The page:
- The homeowner meets with the deck builder to discuss their vision for the deck. The builder will help advise the homeowner on appropriate styles and designs.
- A detailed blueprint is drawn up and materials are priced out so that the homeowner has a solid cost estimate.
- Deck plans are submitted by the builder to the building department. Technicians visit to mark the site for underground services.
- The site is prepared by staking out string around the outline of the deck. Any necessary sod is removed.
- After the position of the piers and footers is established, holes are dug and the piers and footers are set. The ledger board is installed on the house. Support posts are installed, followed by beams and joists.
- With the general structure established, decking boards are nailed in place and then trimmed.
- Additional features such as stairs and railing are added.
- If needed, the deck is stained and sealed for durability.
(Above) Outdoor kitchen by Sweeten contractor John in Long Island, New York
The lower, structural part of the deck is determined by code requirements and is usually made of pressure-treated lumber. However, there are several options available for the top deck. Removing old deck materials from an existing deck and replacing them is one way to renovate a deck. This reduces costs since the entire outdoor deck structure does not need to be rebuilt.
- Composites: Wood composites are created from recycled plastics and wood fibers. They are favored due to their softness underfoot and durability. Wood composite decks do not need staining or sealing, either initially or at any point in their lifespan. Composites’ colors can fade over time, especially in sunnier areas. While composites are low-maintenance, they are not maintenance-free. Like other decking materials, they must periodically be cleaned of moss, mold, and mildew, especially if the deck is shaded.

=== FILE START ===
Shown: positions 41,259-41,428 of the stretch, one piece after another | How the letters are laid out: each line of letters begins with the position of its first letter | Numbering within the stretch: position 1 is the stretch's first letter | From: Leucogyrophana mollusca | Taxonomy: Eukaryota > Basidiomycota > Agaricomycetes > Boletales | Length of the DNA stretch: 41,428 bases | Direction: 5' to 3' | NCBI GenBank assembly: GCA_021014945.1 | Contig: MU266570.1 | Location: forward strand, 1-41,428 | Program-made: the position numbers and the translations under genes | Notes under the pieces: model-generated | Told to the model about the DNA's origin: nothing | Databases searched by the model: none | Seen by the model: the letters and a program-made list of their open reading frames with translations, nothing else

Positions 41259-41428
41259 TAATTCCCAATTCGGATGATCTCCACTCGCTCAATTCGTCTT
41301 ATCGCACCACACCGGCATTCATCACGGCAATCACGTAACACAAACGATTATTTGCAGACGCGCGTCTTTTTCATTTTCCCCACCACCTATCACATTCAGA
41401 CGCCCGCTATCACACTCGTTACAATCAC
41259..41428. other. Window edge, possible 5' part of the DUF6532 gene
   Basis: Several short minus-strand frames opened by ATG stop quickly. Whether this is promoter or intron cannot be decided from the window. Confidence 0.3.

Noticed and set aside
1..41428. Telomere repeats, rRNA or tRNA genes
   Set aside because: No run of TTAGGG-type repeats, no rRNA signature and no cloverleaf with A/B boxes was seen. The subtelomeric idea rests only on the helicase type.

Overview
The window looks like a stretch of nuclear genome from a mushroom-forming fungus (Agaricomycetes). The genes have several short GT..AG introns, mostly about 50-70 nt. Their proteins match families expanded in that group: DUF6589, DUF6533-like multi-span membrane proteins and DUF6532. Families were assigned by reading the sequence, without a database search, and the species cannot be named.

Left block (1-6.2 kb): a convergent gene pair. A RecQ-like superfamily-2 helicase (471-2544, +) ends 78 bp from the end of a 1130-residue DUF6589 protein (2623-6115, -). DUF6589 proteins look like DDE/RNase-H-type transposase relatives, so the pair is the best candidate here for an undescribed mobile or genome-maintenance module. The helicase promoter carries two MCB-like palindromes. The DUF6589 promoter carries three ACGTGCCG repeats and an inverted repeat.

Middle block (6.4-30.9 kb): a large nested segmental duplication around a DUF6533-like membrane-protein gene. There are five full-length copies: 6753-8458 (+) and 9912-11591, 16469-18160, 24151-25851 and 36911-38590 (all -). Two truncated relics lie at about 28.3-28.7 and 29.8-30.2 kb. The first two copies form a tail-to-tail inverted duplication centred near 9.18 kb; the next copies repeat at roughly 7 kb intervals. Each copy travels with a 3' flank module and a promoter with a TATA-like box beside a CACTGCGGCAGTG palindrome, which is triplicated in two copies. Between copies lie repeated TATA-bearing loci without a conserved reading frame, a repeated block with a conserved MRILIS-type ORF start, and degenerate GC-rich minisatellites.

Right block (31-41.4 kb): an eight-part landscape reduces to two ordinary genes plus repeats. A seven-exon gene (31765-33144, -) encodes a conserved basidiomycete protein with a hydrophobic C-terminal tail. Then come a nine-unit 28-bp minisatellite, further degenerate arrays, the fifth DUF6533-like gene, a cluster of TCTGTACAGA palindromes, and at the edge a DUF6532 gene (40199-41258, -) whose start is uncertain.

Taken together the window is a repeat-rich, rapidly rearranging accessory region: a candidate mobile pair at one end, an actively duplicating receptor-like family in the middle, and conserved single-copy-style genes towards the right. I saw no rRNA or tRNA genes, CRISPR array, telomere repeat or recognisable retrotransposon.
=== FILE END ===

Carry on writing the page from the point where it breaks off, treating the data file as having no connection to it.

- Fiberglass: “Fiberglass deck material is very popular now,” said Chris. “It can be painted or stained and it lasts forever.” Slip-resistant fiberglass panels overlap to form a continuous solid surface, making it especially good when decking over a lower area that needs to stay dry. Fiberglass deck panels do not rot, rust, or harbor mildew; which makes fiberglass decking ideal for high-moisture conditions.
- Tropical hardwoods: Ipe and tigerwood are but two of the many species of tropical hardwoods commonly used as decking materials. These dense woods are difficult to cut and drill, but this density also means that the deck’s longevity will surpass that of pressure-treated wood, redwood, and cedar. Despite being expensive, tropical hardwoods help both the deck and the home maintain value over the years, even into resale.